There was one night during my recent Seattle visit where I found myself wandering around, trying to find a pizza place where we’d eaten last year, during the previous Emerald City Comic Con; they’d done a really good potato pizza, of all things, and I wanted to have it again, given the way the rest of the day had gone to that point. (I found it, and it was good; it’s a place called Serious Pie, if you’re in the area and curious.)
The pizza isn’t what’s important, though; instead, what is was the realization as I was walking back to the hotel that I was somewhere I had been at some point in the past, but that I couldn’t quite remember when. I knew it was some time ago — I had been there with my ex-wife, I could remember, but beyond that, every single detail was completely hazy: Why were we there? When had we been there? What were we even doing in Seattle?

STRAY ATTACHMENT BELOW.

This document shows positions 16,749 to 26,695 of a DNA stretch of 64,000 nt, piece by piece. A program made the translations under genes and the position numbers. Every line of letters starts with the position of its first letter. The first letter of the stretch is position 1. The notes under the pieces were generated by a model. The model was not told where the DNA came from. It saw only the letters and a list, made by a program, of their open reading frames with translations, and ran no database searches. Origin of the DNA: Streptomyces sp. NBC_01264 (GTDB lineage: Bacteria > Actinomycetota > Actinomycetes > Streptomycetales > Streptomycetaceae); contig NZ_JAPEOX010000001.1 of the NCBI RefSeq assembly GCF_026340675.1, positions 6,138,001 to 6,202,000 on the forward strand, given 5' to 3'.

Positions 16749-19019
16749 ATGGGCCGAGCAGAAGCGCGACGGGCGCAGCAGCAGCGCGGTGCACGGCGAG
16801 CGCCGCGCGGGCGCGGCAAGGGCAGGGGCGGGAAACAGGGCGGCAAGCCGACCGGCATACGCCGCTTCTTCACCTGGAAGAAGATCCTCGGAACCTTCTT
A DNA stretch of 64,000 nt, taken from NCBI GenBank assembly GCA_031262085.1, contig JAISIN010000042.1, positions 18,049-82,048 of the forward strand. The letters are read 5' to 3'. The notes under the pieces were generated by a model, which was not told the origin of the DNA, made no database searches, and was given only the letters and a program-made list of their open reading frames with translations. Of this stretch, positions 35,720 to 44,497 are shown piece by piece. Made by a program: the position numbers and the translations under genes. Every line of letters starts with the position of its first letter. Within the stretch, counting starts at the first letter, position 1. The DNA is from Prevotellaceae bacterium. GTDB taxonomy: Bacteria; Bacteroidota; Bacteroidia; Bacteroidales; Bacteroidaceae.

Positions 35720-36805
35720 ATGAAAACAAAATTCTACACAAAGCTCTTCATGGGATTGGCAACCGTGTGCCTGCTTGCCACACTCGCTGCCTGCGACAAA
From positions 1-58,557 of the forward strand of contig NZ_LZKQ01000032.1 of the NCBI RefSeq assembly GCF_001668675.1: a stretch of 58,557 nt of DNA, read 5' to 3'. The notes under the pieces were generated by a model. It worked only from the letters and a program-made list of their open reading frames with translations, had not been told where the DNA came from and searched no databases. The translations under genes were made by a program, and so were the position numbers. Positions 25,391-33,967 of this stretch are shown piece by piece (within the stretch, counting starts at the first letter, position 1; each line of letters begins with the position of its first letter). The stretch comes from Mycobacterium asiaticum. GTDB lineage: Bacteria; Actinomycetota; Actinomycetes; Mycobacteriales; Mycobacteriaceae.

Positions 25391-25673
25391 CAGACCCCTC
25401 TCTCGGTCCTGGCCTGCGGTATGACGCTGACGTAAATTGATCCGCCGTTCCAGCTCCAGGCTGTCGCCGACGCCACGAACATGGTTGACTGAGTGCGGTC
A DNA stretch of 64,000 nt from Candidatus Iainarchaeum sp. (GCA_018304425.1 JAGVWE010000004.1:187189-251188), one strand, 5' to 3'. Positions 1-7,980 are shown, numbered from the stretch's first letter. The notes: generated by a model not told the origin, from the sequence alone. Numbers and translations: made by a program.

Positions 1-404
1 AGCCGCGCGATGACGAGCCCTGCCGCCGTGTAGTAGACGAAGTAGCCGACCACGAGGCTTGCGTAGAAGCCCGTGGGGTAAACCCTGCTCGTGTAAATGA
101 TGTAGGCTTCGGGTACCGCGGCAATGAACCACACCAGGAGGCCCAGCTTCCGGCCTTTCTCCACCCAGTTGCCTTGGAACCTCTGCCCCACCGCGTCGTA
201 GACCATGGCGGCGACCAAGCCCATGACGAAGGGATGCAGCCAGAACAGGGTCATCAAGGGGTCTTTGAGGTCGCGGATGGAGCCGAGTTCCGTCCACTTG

All of it was nowhere to be found; I just knew for a fact that, at some point, we had been there — I could remember just a flash of a moment, a mental image, of being inside the building I was walking past at that very moment. For a second, I was haunted by the ghost of myself from years earlier.
That idea stuck with me for awhile; that I was at the point in my life where I could lose the details of something like that. Earlier that day, I’d been talking to someone I work with who’s a good two decades younger than me, and we’d been discussing the idea of forgotten histories, that you’d done so much that you’d lost the details of your own life to a degree. I said something along the lines of, you’re too young for that, wait until you’re my age, not really thinking beyond the self-depreciation element of, “Oh, I’m old.” And yet, here I was, experiencing the very thing we’d been talking about.